This is what I did on my July Pause day. I filled the studio with the sounds of Jimmy Buffet and sat at the machine running parallel quilting lines over this "I don't care" print. As you can see, I still have some thread tails to pull to the back and tie off, but since this will likely go in a frame, no burying to do. I was struck by how "at home" I felt at the machine with its familiar hum. I've spent so many hours of my life at the machine doing basic piecing that when I've been away from it for while, coming back to it again sometimes does for me what comfort food does. And I find myself thinking I really should spend more time at it doing basic simple things like this. I was hoping the diagonal quilting would quiet down or mask the business of the background printing but I was surprised to find that it didn't make much difference and rather blended in. Will have to ponder this more. The masking tape along the side was used as a guide when laying down the first line of stitching. When I pulled it up, some of the paint came up with it. Not the acrylic paint I used on the leaf cluster, but the Speedball Fabric Printing ink used in the test printing back in 2013. It smelled to high heaven and took several weeks in the garage to dry enough not to be tacky. After 3 years it should be air cured, plus it got heat applied to it when I heat set the new printing over it. I am so glad I tossed it and moved on to something else.

The fat quarter quilt is back under the needle. Did I mention that most years my July pause lasts more than that one day? Our wedding anniversary falls just a week beyond and so I have the whole week to "do what Allen might want me to do" in the studio, pushing "should be working on" to one side. This time I decided to make good on that thought late last year that if I just did a few rows most days, like the daily drawing I did for a month, rather than think I needed to designate big chunks of time to get it quilted in a backbreaking marathon, I'd be more likely to get it finished. I haven't managed every day, but most of them, spending about an hour and a half to freemotion quilt the two rows top to bottom. The steady progress is heartening, each session a little easier and better, and my body is grateful for the short stints.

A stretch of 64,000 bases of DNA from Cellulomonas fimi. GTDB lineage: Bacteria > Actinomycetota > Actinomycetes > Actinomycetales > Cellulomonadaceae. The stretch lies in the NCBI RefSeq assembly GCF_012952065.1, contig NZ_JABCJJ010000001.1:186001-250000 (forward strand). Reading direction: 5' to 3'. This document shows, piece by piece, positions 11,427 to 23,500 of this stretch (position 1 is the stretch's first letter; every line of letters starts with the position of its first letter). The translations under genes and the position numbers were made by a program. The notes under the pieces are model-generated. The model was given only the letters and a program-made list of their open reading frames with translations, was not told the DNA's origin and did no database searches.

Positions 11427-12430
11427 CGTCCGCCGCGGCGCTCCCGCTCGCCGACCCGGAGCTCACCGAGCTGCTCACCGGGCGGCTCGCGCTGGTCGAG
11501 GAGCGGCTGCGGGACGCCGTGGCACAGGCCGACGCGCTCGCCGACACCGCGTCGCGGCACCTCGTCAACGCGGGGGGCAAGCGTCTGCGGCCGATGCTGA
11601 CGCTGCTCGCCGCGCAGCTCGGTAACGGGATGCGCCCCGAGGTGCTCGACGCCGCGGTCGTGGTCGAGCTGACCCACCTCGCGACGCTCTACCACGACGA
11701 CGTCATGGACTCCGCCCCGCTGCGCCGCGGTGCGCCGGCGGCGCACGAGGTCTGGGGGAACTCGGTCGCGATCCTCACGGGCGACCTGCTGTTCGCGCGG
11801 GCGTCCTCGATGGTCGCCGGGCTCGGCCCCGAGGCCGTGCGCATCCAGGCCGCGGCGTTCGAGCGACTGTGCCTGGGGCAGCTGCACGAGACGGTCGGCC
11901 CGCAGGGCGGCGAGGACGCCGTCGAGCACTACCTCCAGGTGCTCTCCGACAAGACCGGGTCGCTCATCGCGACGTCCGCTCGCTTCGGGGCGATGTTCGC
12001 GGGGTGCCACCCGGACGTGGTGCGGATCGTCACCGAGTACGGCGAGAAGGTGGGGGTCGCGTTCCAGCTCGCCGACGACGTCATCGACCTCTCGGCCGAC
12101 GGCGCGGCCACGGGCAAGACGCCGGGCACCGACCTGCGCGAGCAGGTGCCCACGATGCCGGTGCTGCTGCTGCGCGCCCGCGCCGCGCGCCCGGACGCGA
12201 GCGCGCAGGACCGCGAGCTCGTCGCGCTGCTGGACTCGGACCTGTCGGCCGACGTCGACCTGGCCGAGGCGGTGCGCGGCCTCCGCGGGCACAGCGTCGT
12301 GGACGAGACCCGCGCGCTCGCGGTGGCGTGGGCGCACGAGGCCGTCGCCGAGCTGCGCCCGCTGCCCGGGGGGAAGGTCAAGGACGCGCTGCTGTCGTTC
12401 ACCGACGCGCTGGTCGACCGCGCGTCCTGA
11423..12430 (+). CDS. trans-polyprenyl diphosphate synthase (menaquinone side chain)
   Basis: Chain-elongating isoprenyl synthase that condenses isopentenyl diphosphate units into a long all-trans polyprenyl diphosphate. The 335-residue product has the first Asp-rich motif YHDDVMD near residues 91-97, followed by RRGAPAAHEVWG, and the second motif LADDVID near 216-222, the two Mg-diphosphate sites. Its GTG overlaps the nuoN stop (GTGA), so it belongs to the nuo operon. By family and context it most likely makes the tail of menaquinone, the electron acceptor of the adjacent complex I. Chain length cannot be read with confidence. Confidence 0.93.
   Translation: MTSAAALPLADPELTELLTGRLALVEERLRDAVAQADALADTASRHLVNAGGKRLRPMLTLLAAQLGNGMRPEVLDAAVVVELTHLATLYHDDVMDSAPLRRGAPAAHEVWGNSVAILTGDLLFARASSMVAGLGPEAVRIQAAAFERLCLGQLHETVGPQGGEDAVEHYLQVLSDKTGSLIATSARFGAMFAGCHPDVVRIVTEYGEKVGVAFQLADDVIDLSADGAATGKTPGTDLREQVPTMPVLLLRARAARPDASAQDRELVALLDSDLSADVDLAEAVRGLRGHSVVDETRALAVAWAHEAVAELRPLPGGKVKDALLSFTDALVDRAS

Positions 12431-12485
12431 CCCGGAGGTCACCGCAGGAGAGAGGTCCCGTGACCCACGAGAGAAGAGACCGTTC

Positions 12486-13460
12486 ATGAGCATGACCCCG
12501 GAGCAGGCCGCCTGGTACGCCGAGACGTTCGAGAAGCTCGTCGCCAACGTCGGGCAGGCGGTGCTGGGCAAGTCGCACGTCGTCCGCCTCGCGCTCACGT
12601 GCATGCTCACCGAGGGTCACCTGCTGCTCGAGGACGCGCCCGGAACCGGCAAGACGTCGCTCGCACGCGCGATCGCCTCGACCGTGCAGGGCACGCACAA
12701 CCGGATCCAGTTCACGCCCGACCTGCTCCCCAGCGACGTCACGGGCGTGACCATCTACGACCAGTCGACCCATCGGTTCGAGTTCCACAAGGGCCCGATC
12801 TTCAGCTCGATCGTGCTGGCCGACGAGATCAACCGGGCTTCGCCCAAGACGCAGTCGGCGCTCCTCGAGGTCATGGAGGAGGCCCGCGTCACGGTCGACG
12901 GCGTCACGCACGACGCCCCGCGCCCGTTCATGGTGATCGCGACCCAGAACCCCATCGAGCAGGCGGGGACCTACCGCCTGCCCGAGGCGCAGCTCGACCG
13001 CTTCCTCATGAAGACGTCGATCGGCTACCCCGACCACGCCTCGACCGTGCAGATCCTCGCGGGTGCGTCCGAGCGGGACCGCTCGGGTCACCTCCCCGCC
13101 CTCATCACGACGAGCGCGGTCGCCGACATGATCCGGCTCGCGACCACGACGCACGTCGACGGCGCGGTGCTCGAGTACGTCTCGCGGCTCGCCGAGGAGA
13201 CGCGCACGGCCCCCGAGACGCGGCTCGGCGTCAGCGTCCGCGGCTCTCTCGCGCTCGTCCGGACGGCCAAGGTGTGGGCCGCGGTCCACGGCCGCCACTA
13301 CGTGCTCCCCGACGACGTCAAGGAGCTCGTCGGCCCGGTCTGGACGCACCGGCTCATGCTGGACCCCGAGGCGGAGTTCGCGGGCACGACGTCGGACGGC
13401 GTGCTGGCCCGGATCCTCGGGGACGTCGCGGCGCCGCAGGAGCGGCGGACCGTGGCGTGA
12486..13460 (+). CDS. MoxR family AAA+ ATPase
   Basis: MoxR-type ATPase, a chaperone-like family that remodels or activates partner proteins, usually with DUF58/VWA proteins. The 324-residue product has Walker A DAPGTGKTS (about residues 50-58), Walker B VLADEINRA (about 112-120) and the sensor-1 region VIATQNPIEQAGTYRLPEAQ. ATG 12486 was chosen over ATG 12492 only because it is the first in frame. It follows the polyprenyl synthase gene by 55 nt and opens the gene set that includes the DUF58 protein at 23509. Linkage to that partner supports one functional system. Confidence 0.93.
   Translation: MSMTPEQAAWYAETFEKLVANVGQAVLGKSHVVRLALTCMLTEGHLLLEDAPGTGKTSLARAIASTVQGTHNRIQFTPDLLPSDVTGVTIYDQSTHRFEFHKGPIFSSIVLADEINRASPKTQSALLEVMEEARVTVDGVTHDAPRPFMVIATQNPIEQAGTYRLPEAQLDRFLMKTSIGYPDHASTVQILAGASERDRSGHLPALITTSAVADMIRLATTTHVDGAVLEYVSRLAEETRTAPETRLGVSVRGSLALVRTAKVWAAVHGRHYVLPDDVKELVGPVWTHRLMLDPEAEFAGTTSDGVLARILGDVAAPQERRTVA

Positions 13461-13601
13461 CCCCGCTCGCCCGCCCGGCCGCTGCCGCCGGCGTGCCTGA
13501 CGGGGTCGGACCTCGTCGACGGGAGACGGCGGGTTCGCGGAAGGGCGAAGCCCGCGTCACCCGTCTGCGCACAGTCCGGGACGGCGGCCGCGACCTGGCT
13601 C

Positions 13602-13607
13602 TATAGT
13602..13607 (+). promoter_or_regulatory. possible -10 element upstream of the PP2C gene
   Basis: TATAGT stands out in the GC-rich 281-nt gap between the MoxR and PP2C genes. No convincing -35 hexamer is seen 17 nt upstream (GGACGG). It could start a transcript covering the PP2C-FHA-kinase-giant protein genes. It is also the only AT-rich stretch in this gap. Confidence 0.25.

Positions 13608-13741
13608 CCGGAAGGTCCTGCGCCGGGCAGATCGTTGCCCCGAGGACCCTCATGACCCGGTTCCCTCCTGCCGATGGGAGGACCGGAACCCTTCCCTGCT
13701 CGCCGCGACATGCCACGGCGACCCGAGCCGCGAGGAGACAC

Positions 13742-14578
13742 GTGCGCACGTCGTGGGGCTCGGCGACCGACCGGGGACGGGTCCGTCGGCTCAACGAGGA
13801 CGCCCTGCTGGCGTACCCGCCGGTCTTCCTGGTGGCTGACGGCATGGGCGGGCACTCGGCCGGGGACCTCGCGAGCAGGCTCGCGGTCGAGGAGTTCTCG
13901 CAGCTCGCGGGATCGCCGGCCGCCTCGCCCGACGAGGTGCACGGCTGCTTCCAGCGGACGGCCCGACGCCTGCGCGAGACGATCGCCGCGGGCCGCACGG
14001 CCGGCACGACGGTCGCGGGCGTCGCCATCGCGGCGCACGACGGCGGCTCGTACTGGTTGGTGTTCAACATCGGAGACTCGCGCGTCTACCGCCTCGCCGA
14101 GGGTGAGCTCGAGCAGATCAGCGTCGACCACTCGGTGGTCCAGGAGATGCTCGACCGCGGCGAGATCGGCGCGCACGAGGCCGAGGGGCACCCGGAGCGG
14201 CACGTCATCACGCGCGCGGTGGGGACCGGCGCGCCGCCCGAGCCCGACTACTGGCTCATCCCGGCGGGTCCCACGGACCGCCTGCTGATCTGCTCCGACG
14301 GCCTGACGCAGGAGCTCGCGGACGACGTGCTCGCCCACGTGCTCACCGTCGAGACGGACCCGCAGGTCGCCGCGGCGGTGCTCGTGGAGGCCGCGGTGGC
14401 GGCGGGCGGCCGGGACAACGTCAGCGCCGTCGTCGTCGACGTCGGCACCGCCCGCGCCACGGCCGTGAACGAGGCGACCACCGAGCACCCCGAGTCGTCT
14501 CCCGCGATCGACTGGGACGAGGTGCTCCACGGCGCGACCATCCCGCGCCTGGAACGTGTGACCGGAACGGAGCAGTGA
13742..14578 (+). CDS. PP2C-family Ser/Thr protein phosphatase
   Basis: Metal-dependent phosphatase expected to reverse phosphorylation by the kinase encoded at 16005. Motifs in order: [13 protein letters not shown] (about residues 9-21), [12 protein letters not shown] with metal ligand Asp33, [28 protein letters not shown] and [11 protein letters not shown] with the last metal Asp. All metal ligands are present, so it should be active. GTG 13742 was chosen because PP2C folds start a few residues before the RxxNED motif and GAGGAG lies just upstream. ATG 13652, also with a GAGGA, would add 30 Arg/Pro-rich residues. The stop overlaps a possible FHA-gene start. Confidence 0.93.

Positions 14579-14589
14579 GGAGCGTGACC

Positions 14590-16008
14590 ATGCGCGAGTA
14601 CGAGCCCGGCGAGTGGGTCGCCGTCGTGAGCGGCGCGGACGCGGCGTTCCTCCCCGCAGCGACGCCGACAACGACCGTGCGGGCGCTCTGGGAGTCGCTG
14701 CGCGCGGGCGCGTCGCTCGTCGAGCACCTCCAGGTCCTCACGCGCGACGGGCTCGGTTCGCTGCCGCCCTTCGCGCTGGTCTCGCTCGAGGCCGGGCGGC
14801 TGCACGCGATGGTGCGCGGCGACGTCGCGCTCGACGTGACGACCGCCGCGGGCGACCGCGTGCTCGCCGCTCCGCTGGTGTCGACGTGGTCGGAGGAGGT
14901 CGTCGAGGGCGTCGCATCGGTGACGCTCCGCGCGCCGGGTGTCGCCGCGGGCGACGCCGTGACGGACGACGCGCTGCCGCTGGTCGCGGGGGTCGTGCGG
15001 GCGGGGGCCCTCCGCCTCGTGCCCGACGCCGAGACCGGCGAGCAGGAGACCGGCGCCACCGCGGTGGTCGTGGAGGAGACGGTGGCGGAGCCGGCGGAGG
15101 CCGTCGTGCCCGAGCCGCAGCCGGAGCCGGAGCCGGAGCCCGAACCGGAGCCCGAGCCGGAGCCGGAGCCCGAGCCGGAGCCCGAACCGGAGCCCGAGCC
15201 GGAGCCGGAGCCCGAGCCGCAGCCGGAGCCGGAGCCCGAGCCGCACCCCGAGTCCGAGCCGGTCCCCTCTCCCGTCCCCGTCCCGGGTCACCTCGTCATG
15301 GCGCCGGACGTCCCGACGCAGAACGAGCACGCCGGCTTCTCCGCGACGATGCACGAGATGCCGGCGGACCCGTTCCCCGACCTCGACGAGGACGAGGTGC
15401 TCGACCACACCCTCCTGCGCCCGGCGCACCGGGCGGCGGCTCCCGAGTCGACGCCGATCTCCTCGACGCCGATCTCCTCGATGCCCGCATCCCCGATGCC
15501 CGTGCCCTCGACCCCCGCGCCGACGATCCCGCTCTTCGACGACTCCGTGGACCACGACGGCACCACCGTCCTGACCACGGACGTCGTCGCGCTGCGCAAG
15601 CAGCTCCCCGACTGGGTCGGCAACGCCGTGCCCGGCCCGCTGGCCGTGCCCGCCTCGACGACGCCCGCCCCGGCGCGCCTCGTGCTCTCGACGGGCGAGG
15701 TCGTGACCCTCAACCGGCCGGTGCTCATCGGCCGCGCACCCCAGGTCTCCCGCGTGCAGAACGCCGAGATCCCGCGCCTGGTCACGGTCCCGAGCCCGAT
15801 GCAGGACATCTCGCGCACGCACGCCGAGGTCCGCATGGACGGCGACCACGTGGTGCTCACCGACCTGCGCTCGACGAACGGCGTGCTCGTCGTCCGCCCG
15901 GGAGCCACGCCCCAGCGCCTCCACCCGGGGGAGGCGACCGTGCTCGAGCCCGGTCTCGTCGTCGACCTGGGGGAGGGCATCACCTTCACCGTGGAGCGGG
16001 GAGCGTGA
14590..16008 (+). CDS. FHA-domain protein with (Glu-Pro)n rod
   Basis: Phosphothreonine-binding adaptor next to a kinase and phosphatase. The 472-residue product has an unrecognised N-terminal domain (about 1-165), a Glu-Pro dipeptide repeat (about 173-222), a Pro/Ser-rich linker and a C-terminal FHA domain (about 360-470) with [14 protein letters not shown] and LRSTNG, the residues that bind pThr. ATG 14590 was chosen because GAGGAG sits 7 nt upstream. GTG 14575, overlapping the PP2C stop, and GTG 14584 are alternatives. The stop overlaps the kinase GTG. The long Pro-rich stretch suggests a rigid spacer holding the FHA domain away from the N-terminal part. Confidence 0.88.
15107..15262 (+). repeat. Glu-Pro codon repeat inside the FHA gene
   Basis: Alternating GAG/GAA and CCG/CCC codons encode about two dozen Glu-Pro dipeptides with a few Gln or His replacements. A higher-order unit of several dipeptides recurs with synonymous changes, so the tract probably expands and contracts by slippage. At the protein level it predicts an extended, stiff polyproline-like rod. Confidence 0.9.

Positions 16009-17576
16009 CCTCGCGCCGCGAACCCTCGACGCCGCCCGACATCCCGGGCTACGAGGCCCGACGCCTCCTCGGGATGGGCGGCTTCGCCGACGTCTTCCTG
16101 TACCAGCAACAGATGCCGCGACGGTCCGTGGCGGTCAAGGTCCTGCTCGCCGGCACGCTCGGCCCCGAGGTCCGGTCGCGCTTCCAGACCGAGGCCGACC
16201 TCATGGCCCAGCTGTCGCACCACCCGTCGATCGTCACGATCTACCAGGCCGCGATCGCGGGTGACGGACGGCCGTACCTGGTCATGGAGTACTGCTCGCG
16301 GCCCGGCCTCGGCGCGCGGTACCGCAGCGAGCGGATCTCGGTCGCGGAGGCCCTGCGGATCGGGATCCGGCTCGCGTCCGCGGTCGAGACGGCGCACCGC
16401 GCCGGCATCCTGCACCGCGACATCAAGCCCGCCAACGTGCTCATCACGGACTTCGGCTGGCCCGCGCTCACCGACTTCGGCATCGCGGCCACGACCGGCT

I mentioned that I would be trying out the dry-erase pen soon, and I have indeed done that. I need to make a correction. The ink is not actually dry-erase, as you can see on my effort to re-familiarize myself with the fat quarter quilting pattern. I rubbed quite hard on that spot near the top and couldn't get it all to come off. The ink is actually called "waterase", indicating that once the ink has dried on the non-porous surface, it actually needs a damp cloth to remove it. If you decide to "erase" while it is still wet, the cloth needs to be very absorbent. The piece of 80/20 batting I used just moved the ink around on the board rather than soaking it up. Better to let things dry first. And actually, I think I like this feature of the ink, it's not rubbing off easily. And I do appreciate the finer line this pen tip gives me.

Last but not least, today I finally did some dyeing, trying out the new dye colors I bought last December. The fabric had been scoured and ripped into half-yard pieces for this dye session back when I was prepping fabric for snow-dyeing. It DOES take me a long time to get from a to b to c on most grand ideas I have! I went back to my standard low water freezer bag method to produce 4 step gradations of Ashes to Ashes, Sky Blue and Moody Blue. It's been really hot here, another day in the 90's, so I'm trying something I've not done before, although I keep reading about people doing it: leaving the bagged fabric in its dye bath sit in the sun all afternoon. That zap in the microwave before rinsing out my snow-dyes really did seem to have an affect on the results, so why not try a little natural heat on these?